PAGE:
Friday, July 13, 2012

Pennsylvania River Carpin'

Headed for the river early Sunday morning after a bit of a hiatus for work and family activities, including some time at the beach.  Sitting on the beach is a point, but upon my return to the real world with one day to catch up on all those post vacation chores, I woke up with the sun and headed for the river, for my kind of relaxation.

Ghost carp stalks the skinniest water

Signals were mixed as I worked my way across the growing gravel bar.  Two weeks of searing heat and sparse rain showers had the river shrinking rapidly.  It was obvious carp were, or at least had been, present, but it appeared as though one carp refused to move to deeper water, and had paid the ultimate price.  Of  course appearances can be deceiving, but I believe some carp may be stubborn enough to allow that to happen.

Carp were not tailing in the skinny water as they had been at this spot in years past, but as I reached the long deep pool below the skinny water, I began to see carp, some large, cruising in groups of 3-6.  After a painful number of refusals, I took the hint and changed flies.  The small conehead olive wooly bugger I tied on more closely matched the color of the river water and, almost immediately the fly was getting more attention - mainly from the small smallmouth and rock bass abundant in the river, but soon enough a group of cruising carp took notice of these small eager fish fighting over this apparently tasty morsel.  The biggest bruiser in the bunch decided to beat her buddies to the treat and gobbled down the fly with such gusto that I nearly forgot to set the hook.  Nearly.

After 10-15 minutes (time flies when you're having fun) and one long run into my backing, the brute was brought to hand.

Poor cell phone photography aside, a handsome fish indeed

Put a good bend in the 7 wt.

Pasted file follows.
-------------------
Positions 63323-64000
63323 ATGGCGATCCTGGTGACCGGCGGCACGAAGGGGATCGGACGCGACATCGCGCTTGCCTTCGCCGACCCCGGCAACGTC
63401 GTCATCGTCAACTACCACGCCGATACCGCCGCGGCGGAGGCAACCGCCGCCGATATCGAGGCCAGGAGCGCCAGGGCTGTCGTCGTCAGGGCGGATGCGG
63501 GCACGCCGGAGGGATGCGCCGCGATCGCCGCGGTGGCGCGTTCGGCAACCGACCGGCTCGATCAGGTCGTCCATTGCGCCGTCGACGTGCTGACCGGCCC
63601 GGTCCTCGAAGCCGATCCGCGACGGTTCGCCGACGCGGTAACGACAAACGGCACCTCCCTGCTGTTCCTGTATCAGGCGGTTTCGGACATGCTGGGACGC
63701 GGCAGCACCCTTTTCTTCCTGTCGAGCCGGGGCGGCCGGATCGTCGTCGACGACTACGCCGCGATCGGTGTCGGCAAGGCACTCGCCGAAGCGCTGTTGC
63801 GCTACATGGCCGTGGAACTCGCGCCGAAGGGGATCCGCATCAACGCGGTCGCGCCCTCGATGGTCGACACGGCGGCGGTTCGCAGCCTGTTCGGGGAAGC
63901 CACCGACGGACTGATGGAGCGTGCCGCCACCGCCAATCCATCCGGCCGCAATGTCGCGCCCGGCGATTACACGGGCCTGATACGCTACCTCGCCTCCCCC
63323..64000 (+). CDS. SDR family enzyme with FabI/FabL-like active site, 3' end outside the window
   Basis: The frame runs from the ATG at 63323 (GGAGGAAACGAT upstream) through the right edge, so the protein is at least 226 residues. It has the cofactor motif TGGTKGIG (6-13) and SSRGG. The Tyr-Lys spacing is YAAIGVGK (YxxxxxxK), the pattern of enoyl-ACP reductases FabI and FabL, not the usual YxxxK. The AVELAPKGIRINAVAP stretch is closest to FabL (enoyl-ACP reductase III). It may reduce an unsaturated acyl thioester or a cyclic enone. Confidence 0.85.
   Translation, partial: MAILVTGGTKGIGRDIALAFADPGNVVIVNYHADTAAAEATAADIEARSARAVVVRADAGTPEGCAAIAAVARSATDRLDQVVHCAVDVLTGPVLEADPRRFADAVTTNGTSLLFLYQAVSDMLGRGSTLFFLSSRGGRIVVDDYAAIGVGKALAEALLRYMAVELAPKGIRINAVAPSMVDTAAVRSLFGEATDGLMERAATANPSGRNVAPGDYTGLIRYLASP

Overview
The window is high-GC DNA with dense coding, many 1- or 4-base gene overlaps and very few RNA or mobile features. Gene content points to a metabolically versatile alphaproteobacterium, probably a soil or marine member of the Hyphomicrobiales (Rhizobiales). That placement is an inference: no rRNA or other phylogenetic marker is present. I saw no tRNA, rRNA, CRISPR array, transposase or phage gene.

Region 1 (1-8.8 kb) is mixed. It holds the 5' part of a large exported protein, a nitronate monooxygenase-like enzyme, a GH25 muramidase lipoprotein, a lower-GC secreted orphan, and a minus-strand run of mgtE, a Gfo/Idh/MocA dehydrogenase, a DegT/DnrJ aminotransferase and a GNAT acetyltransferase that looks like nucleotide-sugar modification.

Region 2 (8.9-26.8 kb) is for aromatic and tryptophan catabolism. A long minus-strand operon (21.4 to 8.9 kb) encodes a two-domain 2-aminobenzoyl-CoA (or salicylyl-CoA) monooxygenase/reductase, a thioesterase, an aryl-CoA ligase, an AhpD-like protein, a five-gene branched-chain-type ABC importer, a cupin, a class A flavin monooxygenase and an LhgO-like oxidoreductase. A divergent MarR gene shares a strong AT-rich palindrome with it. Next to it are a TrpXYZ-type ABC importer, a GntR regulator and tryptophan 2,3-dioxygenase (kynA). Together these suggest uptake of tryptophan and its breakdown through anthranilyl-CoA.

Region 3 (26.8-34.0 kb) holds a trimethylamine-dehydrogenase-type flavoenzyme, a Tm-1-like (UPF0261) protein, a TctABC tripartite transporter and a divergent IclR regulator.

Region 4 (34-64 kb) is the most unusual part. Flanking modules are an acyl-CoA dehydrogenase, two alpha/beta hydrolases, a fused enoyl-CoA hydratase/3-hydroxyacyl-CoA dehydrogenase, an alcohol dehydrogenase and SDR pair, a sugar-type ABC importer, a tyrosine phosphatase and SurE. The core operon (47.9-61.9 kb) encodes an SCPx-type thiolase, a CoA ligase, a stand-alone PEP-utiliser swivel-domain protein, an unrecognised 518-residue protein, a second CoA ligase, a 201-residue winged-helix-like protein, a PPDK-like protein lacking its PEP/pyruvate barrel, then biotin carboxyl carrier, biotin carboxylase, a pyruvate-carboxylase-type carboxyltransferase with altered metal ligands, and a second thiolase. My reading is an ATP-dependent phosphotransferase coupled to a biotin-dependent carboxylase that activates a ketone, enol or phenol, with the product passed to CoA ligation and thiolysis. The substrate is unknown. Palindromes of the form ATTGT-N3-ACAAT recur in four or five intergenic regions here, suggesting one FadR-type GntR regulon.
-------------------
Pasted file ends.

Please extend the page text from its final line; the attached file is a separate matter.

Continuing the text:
Nice tail.

The Release - almost as satisfying as the take

Can't wait to get out and try for some more.  A family trip to Maine, to visit relatives and Acadia National Park, will keep me off the river for a  bit, but will hopefully afford some good bass fishing as well.

Fish On.

Tuesday, July 10, 2012

Get a Grip

Being relatively new to the fly-carpin' game, preferring to travel light, and prone to wandering rivers on foot, I haven't found a net set up for wading that I like, but I admit a net is a good idea.  I'm very intrigued by Mr. P's recent article "Nettin' Carp Like a Gunslinger".  

I'm an advocate of landing a fish before it is entirely exhausted and I do my very best to handle fish gently, and quickly, before releasing them.  Additionally, I like any excuse to buy another piece of fishing tackle.  For those reasons, I'm likely to soon acquire a net for fly-carpin' on foot.  In the current absence of a net I am having good luck using The Fish Grip, a tool that I find to be head and shoulders above the better known, and more expensive, Boga Grip.

The Fish Grip Green
Fish Grip above, Boga Grip below

The locking mechanism of the Fish Grip is more like a Vise Grip than a Boga Grip and, with its smooth jaws, the Fish Grip can be pinched behind the front or corner of the a carp's bugle like mouth to more gently, and securely, hold the fish, in the water, while a hook is removed or a picture is taken.  The Boga Grip has a built in IGFA certified scale, but a carp needn't, and shouldn't, be lifted by the lips, so the scale isn't a plus to me, at least with carp.

Oh, yeah...and the Fish Grip... 
  • is available in a variety of cool colors
  • costs $12, rather than $120 like the Boga Grip
  • weighs a fraction of the Boga Grips weighs - making it handy to travel, and wade, with
  • it floats (the Boga Float will run you another $15)
  • can be easily be carried by clipping to your vest, belt loop, shirt, or nipple ring.

Both Grips are made in the USA.  

The Boga The Boga Grip does have a pivoting head which, sellers emphasize, allows fish to be revived in the water.  I suppose a pivoting head would have some advantages, but I've never had any trouble reviving a fish with the Fish Grip, and I have seen several complaints that the Boga's pivoting head results in some tremendous line tangles when trying to land and unhook large feisty specimens.

One of the best features of the Fish Grip is the extra safety factor afforded when removing treble hooks, and the fact that kids can use it when removing hooks or posing for that fishy shot with panfish or bass.

The Fish Grip helps Henry get a handle on a farm pond bass

Give the Fish Grip a shot and let me know if you're as happy with it as I am.